It may be an uncomfortable thought, but the brothels and prostitutes of 17th century Edo -- now Tokyo -- have inspired some of the world’s most beautiful art and fashion.
"Seduction: Japan’s Floating World" is a new show at the Asian Art Museum, curated by the museum's Japan expert, Laura Allen. She has selected prints, objects and clothing that show life in the Yoshiwara, a licensed red-light district that lasted from the late 1600s to the late 1800s just outside Edo. The Yoshiwara was the ukiyo, or floating world -- a place to abandon yourself to pleasure: food, drink, theater, massage and sex.
The show, mostly drawn from the collection of John C. Weber, depicts the glamour of the Yoshiwara, but also the difficult lives of Japanese prostitutes.
"Seduction" sprawls through two galleries, but one piece sums up the exhibit in spectacular fashion. It's a 58-foot scroll, unrolled to its full length in a glass case, painted by the artist Hishikawa Moronobu in the late 17th century.
It depicts a day in the life of the Yoshiwara, and Allen walked its length with me, starting at the right end, talking first about a section showing travelers bound for the district.
“This opening scene introduces you to some of the cast of characters," Allen says. "For instance, there is a samurai in disguise. He’s incognito, wearing a straw hat to cover his features. Samurai were not officially allowed to enter the Yoshiwara, so they hid their faces under these straw hats.
“To his right,” Allen continues, “there is a Buddhist monk, another person who was not supposed to be in the quarter. They would disguise themselves as scholars.”
Allen points to other figures, including wealthy merchants. “It was an expensive place to visit,” she says.
Allen and I follow the scroll, now through the main gate, past a teahouse and an umbrella shop, and pause at a street scene showing a woman in a red kimono and a man admiring her.
“Women went out on parade during the afternoon, wearing beautiful clothing, and often there's that exchange of glances, that they’re checking each other out," Allen says.
The scroll shows another woman wearing a gorgeous red kimono decorated with flowering wisteria branches. Allen points to a nearly identical antique kimono displayed across the exhibit hall, “probably made for a member of the military elite, the wife of a samurai.”
So, the fashions of the prostitutes of the Yoshiwara could be as influential in 17th century Japan as those the world saw recently at the Academy Awards.
The scroll, Allen says, focuses on the glamour and the seduction. The exploitative economics of the Yoshiwara were not so pretty.
“Now we’re starting to walk by a series of latticed showrooms,” Allen says, “where the women sat -- not the most elite courtesans, but the lower levels. They sat on display; basically, it’s a showroom. so you can see men peering through the lattices, chatting up the women, and the women lined up inside playing musical instruments.”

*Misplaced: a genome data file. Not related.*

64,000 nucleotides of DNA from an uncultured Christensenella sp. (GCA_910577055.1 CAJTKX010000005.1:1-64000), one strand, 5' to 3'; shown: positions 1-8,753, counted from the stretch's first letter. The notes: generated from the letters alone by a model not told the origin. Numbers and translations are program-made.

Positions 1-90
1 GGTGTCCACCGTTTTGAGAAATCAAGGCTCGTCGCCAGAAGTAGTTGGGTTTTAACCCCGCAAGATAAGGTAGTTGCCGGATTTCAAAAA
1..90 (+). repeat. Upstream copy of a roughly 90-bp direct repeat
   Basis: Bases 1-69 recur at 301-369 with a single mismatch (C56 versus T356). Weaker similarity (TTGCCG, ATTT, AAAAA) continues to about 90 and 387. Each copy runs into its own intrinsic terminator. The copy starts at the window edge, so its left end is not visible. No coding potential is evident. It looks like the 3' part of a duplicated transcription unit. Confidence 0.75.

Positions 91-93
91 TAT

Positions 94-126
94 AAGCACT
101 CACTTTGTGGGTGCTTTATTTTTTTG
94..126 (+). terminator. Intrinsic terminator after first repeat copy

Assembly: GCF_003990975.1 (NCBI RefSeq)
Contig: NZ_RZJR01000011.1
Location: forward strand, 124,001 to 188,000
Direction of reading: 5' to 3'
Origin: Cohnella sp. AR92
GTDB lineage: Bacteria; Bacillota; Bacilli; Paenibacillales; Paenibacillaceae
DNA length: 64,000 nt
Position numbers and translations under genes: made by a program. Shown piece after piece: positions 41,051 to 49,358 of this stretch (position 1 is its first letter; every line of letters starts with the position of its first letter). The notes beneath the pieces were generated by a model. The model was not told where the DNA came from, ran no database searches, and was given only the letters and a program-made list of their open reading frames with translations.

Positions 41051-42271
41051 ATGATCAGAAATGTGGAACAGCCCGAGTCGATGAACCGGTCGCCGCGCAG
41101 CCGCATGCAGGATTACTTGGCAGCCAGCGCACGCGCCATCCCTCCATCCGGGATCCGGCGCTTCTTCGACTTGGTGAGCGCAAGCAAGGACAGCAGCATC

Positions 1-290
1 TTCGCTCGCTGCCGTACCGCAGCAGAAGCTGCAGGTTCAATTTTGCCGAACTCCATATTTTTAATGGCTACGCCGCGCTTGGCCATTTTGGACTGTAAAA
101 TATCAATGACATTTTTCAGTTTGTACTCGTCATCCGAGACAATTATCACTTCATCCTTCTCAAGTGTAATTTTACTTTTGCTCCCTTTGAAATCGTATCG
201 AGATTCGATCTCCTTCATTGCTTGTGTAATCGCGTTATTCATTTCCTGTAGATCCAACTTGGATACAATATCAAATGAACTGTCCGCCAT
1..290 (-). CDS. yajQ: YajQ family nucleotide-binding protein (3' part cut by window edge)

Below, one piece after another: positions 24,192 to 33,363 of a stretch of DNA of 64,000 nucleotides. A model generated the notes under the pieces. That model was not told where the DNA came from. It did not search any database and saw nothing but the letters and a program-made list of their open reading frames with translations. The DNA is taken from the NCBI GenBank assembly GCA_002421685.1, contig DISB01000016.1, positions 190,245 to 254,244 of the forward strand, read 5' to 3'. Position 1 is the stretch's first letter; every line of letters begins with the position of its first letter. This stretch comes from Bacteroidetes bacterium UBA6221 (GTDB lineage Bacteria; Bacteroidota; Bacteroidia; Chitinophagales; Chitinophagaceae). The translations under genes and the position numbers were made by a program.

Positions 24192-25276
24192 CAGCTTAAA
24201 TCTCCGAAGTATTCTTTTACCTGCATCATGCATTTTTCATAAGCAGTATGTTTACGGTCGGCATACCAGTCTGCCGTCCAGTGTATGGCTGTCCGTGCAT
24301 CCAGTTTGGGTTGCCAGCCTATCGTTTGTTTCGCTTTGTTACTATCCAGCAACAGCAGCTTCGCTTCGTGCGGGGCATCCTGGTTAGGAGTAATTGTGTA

The scroll and all but a few pictures in “Seduction” are not explicit. Allen says the scroll and other images were a conscious attempt by the artists to create an alternate reality of life in the Yoshiwara.
“So it’s not unlike our modern-day marketing in which images of beautiful women are used to sell jewelry, trips to Las Vegas and other entertainments,” she says.
“There's really a paradox at the heart of this show, which is that the Yoshiwara, the pleasure quarter, inspired an explosion of creative expression in Japan in the 17th and 18th centuries," Allen says. "We wanted to find a way of exploring that theme, while casting a light on the very harsh conditions under which the women lived.”
Most of the women who came to the Yoshiwara, Allen said, had no choice about their work: They were sold by their families at a young age to the brothel owners and forced to work in the brothels under 10-year contracts.
“So it was not a good situation.” Allen says. “Venereal disease, unwanted pregnancies, were all rampant in the Yoshiwara. None of that is suggested in any of the artwork, which was produced for the male patrons of the quarter."
“It’s important,” she add, “to acknowledge the great beauty of these creations, while still holding in mind the very difficult lives of the women portrayed.”
Moronobu’s scroll features fine details and bold fields of color, styles later perfected by Japanese artists making woodblock prints, often with similar subjects. Those images would later inspire French Impressionists like Degas and Monet.
Allen said the show offers a poignant history lesson, one the museum is encouraging school groups as well as adults to learn from.